written by: Nicholas•edited by: Michael Dougherty•updated: 12/8/2009
The Apple Activity Monitor is one of those utilities that many people do not use. However, it can be a very useful tool for not only diagnosing problems with your Mac, but also understanding how your computer works.
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About Activity Monitor
Activity Monitor very well may be the most useful built-in utility of OS X. To start with, you can access Activity Monitor on your Mac by navigating the path: Finder - Applications - Utilities - Activity Monitor. Activity Monitor consists of five major regions: CPU, System Memory, Disk Activity, Disk Usage, and Network. Each one of these regions allows you to adjust and view many different readings about your Mac. In this two part series, we will go over each of the five regions of Activity Monitor and detail the information as well as how it can be used.
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The CPU tab is the very first thing that you see when you launch Activity Monitor. The top portion of the CPU tab window is a list, displaying all of the processes that are currently running on your Mac. For a PC user who is switching to Mac, this window is similar to the Windows task manager. Every process in the list is clickable, meaning that you can click once to select it or double click to view details about it. If you want to end a process, you can simply select it from the list, and click the quit process button, which looks like a stop sign. This is much like the "end task" button within Windows task manager. It will stop a process immediately. If you suspect any type of virus, or "bad" program running on your Mac, you can stop it right away using this method. Take note of the drop down menu located in the upper right-hand corner. This menu allows you to switch between viewing all processes, user processes, system processes, etc...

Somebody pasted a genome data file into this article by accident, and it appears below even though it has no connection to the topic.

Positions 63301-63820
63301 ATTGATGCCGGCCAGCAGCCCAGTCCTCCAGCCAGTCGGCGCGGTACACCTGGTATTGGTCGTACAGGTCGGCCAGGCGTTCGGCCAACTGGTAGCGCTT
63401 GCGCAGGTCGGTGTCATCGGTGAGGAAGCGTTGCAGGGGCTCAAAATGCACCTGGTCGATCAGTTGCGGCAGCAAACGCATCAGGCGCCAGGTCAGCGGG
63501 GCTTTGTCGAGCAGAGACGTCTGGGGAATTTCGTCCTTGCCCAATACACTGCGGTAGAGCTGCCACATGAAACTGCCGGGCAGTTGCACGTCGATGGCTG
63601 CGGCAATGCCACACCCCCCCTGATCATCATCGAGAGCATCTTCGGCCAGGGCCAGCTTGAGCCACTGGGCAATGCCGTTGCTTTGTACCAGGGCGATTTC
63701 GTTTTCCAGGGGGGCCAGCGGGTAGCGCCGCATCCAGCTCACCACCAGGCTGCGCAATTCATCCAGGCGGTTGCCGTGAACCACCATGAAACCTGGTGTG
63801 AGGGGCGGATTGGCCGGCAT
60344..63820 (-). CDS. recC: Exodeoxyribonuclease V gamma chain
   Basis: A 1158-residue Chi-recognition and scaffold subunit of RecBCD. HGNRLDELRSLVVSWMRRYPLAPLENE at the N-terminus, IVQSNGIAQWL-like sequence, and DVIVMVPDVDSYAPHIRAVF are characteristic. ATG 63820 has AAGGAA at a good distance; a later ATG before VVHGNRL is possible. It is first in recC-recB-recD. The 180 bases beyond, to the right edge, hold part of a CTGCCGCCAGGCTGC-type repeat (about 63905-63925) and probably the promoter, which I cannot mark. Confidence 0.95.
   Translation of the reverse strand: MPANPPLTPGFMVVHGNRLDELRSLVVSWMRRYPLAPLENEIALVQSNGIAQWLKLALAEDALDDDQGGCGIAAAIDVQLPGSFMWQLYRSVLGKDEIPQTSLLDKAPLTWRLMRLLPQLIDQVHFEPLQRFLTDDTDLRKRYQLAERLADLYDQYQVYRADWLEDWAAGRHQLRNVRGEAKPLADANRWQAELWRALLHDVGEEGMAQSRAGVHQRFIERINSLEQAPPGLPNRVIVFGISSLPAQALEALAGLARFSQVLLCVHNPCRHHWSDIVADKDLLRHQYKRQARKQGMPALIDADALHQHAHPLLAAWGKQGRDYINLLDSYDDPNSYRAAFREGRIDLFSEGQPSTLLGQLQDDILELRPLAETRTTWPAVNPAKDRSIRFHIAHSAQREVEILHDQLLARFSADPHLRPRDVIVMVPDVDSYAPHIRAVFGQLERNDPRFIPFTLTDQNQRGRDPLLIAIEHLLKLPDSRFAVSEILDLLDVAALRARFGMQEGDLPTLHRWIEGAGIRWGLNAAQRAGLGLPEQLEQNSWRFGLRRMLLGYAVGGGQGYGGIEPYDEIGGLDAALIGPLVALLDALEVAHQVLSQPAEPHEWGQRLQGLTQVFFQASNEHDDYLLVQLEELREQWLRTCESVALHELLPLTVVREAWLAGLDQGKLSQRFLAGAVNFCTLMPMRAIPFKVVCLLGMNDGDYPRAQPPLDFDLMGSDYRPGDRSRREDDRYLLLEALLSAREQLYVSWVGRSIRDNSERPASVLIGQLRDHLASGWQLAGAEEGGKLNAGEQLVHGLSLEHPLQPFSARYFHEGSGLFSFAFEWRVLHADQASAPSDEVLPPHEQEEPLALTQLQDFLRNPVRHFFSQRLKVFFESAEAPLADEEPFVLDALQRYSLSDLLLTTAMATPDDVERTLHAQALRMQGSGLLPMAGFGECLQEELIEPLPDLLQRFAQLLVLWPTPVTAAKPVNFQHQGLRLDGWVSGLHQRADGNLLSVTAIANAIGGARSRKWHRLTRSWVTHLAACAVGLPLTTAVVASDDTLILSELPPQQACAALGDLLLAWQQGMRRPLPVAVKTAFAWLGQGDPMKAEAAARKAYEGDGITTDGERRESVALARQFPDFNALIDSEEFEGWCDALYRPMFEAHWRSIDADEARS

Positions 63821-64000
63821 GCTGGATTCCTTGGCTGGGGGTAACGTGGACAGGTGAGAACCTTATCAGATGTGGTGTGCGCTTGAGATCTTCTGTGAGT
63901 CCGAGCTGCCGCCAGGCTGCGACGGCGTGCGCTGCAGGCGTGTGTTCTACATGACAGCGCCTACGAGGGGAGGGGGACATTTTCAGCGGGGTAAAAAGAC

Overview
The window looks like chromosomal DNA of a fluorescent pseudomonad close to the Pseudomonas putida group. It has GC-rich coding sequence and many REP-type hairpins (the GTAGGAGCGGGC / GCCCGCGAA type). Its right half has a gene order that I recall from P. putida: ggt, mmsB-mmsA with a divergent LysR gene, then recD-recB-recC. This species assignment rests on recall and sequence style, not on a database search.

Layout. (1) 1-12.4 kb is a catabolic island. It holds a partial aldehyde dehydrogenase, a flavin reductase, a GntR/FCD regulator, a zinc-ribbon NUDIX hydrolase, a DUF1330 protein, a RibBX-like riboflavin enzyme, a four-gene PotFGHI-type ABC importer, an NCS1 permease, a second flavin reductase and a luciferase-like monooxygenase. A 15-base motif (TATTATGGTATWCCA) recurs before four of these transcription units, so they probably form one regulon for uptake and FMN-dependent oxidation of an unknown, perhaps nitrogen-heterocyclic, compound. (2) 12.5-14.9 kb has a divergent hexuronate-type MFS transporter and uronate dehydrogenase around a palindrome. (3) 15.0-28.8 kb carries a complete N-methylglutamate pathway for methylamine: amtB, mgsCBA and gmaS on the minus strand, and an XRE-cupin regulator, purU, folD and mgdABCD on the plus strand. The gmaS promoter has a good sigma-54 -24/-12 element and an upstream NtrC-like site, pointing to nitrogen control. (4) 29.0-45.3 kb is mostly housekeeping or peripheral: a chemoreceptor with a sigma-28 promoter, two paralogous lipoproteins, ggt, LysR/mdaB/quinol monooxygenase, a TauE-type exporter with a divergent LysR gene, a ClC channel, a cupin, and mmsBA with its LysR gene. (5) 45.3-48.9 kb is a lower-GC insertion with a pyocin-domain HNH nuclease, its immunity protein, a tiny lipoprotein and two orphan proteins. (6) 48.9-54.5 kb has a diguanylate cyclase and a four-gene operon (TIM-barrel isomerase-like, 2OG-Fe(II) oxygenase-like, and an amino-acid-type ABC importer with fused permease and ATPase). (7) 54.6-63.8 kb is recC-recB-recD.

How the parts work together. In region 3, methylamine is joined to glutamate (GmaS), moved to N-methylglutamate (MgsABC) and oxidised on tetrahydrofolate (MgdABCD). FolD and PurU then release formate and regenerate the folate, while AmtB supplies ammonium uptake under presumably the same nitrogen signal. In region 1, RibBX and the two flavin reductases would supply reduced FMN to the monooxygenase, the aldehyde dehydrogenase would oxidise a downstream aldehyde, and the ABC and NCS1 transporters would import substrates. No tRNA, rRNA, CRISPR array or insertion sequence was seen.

Within the lower portion of the CPU tab you will find three main readings and a graph. The three readings are: % User, % System, and % Idle. These readings simply tell a Mac user what the processor is doing and how hard the CPU is working. If you were to open up some CPU intensive applications, or play a game, these readings would go much higher.
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New to Mac computers?... or just want to learn more in-depth details about how to use Activity Monitor? Be sure to continue on to Part 2 of the series.
Activity monitor is a very useful built-in utility of OS X. Much of the time, Activity Monitor can be used to perform actions as well as view network readings about your Mac. This series details Activity Monitor, and explains all aspects of Activity monitor in detail.